Porphyrin-based molecules play an important role in natural biological systems such as photosynthetic antennae and haemoglobin. Recent organic chemistry provides artificial porphyrin-based molecules having unique electronic and optical properties, which leads to wide applications in material science. Here, we successfully produced many macroscopically anisotropic structures consisting of porphyrin dimers by light-induced solvothermal assembly with smooth evaporation in a confined volatile organic solvent. Light-induced fluid flow around a bubble on a gold nanofilm generated a sub-millimetre radial assembly of the tens-micrometre-sized petal-like structures. The optical properties of the petal-like structures depend on the relative angle between their growth direction and light polarisation, as confirmed by UV-visible extinction and the Raman scattering spectroscopy analyses, being dramatically different from those of structures obtained by natural drying. Thus, our findings pave the way to the production of structures and polycrystals with unique characteristics from various organic molecules.
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http://dx.doi.org/10.1038/s41598-018-28311-2DOI Listing
http://www.ncbi.nlm.nih.gov/pmc/articles/PMC6056561PMC
July 2018

Submillimetre Network Formation by Light-induced Hybridization of Zeptomole-level DNA.

Sci Rep 2016 12 5;6:37768. Epub 2016 Dec 5.

Nanoscience and Nanotechnology Research Center, Osaka Prefecture University, 1-2, Gakuencho, Nakaku, Sakai, Osaka 599-8570, Japan.

Macroscopic unique self-assembled structures are produced via double-stranded DNA formation (hybridization) as a specific binding essential in biological systems. However, a large amount of complementary DNA molecules are usually required to form an optically observable structure via natural hybridization, and the detection of small amounts of DNA less than femtomole requires complex and time-consuming procedures. Here, we demonstrate the laser-induced acceleration of hybridization between zeptomole-level DNA and DNA-modified nanoparticles (NPs), resulting in the assembly of a submillimetre network-like structure at the desired position with a dramatic spectral modulation within several minutes. The gradual enhancement of light-induced force and convection facilitated the two-dimensional network growth near the air-liquid interface with optical and fluidic symmetry breakdown. The simultaneous microscope observation and local spectroscopy revealed that the assembling process and spectral change are sensitive to the DNA sequence. Our findings establish innovative guiding principles for facile bottom-up production via various biomolecular recognition events.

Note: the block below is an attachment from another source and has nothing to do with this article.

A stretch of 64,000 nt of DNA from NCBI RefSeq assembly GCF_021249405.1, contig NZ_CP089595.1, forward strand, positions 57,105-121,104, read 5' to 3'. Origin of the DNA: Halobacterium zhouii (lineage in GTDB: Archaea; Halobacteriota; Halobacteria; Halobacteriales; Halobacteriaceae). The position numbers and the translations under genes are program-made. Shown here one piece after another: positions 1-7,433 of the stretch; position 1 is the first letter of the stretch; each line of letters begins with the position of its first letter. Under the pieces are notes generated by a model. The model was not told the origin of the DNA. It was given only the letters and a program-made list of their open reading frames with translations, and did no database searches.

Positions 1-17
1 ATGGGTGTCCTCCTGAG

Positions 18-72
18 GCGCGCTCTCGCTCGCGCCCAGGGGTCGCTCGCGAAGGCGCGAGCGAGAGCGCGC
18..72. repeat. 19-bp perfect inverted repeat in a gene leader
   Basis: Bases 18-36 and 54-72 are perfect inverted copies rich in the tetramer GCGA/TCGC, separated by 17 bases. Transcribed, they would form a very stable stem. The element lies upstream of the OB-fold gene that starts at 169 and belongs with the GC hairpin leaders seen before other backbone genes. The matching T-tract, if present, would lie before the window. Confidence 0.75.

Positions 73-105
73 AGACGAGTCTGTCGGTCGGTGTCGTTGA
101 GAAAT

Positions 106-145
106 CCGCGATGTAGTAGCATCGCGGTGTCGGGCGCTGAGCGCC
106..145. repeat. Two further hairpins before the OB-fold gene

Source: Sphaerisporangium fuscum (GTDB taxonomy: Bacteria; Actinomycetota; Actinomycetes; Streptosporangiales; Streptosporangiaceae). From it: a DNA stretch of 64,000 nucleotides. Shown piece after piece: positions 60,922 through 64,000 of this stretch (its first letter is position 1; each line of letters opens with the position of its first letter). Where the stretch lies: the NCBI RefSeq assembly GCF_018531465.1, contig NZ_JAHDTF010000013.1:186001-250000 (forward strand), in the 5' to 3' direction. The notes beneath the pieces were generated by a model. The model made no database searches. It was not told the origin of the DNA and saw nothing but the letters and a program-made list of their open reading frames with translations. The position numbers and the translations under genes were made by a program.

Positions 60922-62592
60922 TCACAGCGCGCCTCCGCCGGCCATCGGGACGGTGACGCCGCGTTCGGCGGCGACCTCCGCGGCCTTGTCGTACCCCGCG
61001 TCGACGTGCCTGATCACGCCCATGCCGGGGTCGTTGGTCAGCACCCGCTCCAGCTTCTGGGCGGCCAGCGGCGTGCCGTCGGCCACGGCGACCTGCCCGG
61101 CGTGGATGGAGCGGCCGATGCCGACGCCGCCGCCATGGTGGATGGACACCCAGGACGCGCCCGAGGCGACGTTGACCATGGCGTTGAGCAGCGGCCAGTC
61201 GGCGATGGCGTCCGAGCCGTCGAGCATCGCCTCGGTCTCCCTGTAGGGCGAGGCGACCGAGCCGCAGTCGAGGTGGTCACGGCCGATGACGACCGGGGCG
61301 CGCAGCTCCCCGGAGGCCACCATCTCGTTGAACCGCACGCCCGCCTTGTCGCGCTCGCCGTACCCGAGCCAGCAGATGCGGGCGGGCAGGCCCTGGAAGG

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http://dx.doi.org/10.1038/srep37768DOI Listing
http://www.ncbi.nlm.nih.gov/pmc/articles/PMC5137144PMC
December 2016

A high performance photothermal film with spherical shell-type metallic nanocomposites for solar thermoelectric conversion.

Nanoscale 2015 May;7(17):7580-4

Nanoscience and Nanotechnology Research Center, Osaka Prefecture University, Sakai 599-8570, Japan.

A photothermal film (PTF) with densely assembled gold nanoparticle-fixed beads on a polymer substrate is fabricated. Remarkably, a temperature rise higher than 40 °C is achieved in the PTF with only 100 seconds of artificial solar irradiation, and the output power of the thermoelectric device was enhanced to be one order higher than that without PTF. These results will pioneer a rapid solar thermoelectric device.
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http://dx.doi.org/10.1039/c5nr00943jDOI Listing
May 2015